Clean Water

Element - - BUSINESS -

Af­ter this sum­mer’s drought few will be sur­prised to read that: “Cur­rent de­mand for water al­ready equals or ex­ceeds avail­abil­ity in some sur­face water bod­ies and aquifers in Auck­land. Pro­jected fu­ture growth is ex­pected to in­crease com­pe­ti­tion for fresh­wa­ter.”

Ac­cord­ing to the last State of Auck­land Re­gion Report pro­duced by the coun­cil in 2010, water qual­ity on most mea­sures at most sites was ei­ther sta­ble or im­prov­ing be­tween 1995 and 2005. But there is clearly still work to do, as the report also noted that fresh water qual­ity is poor in streams, wet­lands, vul­ner­a­ble aquifers and lakes. The Plan pro­poses a host of reg­u­la­tory mea­sures to main­tain water qual­ity stan­dards by con­trol­ling de­mand, ero­sion, run-off, and waste­water flows. It also en­vis­ages and hopes for even greater tan­gata whenua par­tic­i­pa­tion in water man­age­ment is­sues in the years to come.

An­other pro­posed aim is the re­ten­tion of the nat­u­ral pro­file and course of all rivers or streams, keep­ing ri­par­ian veg­e­ta­tion and fish pas­sage wher­ever pos­si­ble and tak­ing ac­tion to avoid sed­i­ment build up. This would be achieved partly by pro­hibit­ing devel­op­ment on, un­der or over lakes, rivers and streams un­less there is no vi­able alternative and ef­fec­tively ban­ning any ma­te­rial ex­trac­tion from lakes, streams and wet­lands, ex­cept where it is re­quired to en­hance the eco­log­i­cal value of the fea­ture or pro­vide pub­lic ac­cess. Live­stock would also be per­ma­nently ex­cluded from wa­ter­courses to pre­vent dam­age to bank ar­eas, soil ero­sion and water pol­lu­tion.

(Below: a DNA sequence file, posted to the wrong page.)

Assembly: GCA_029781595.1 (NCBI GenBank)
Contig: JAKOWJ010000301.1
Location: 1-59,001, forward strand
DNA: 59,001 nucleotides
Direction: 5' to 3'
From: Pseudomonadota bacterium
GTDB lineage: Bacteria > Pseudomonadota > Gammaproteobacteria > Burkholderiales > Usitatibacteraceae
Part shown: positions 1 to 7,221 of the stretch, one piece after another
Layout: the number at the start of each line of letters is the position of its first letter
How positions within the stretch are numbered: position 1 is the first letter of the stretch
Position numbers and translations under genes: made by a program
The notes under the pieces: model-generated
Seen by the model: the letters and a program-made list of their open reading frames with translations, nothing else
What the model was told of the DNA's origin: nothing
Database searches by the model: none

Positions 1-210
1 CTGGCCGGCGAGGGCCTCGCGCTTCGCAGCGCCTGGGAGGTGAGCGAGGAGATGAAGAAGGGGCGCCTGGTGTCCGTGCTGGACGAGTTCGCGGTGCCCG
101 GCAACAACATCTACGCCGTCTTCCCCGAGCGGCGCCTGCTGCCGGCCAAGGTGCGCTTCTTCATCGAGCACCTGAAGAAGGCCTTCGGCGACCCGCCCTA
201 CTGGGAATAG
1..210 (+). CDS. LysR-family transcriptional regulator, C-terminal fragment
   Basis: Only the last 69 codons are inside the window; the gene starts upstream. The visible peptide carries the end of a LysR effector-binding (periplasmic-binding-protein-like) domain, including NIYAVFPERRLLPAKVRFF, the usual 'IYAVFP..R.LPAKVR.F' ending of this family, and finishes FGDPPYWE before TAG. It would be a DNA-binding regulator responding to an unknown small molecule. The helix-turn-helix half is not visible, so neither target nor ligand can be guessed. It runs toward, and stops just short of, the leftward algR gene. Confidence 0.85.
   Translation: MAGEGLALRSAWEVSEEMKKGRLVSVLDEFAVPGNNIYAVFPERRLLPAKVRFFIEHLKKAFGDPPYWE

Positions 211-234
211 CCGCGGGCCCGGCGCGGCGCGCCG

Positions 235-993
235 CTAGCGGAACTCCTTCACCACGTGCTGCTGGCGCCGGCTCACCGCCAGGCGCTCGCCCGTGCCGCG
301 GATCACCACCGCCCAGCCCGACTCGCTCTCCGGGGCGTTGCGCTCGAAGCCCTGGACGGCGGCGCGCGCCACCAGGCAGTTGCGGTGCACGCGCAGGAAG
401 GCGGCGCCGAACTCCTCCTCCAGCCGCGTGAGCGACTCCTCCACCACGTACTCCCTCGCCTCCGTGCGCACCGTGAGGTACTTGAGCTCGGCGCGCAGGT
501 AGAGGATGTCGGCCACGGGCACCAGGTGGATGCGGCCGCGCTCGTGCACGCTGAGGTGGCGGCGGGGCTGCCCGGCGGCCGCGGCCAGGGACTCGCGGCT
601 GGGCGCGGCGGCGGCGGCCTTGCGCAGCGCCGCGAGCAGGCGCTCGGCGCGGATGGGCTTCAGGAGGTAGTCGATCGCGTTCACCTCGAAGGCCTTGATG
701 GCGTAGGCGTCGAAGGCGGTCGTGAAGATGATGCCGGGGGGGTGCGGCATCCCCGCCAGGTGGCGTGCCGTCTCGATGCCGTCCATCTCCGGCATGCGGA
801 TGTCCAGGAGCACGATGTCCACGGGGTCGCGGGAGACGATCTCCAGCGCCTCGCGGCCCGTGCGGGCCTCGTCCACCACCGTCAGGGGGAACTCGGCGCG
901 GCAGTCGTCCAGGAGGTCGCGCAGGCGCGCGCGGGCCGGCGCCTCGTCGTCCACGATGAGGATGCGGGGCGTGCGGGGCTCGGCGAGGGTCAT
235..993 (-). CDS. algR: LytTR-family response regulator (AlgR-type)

The pro­vi­sion of water and waste­water ser­vices to peo­ple through­out the Auck­land re­gion is now the re­spon­si­bil­ity of Water­care. Wholly owned by the coun­cil, the com­pany sup­plies around 370 mil­lion litres of drink­ing water to the peo­ple of Auck­land and treats around 350 mil­lion litres of waste­water and trade waste. Its 2012 an­nual report stated that it was man­ag­ing as­sets val­ued at $7.8 bil­lion and was gen­er­ated $373 mil­lion in rev­enue a year. Its key tar­get in ad­di­tion to meet­ing the re­gion’s water de­mand is to re­duce that de­mand by 15% on 2004 lev­els by 2025. This would de­crease pres­sure on its own sys­tems and on the re­gion’s en­vi­ron­ment as a whole, and will in­clude main­tain­ing water me­ter­ing across the re­gion as well as work­ing with the government on new guide­lines to min­imise water use in homes and busi­nesses.

The Plan also al­lows for the use of care­fully treated ‘biosolids’ as agri­cul­tural fer­tiliser, an ap­proach which is gain­ing ground around the world as means of ef­fec­tively re­cy­cling sewage sludge to re­duce the fi­nan­cial cost and en­vi­ron­men­tal risks of dis­pos­ing of it in land­fill.

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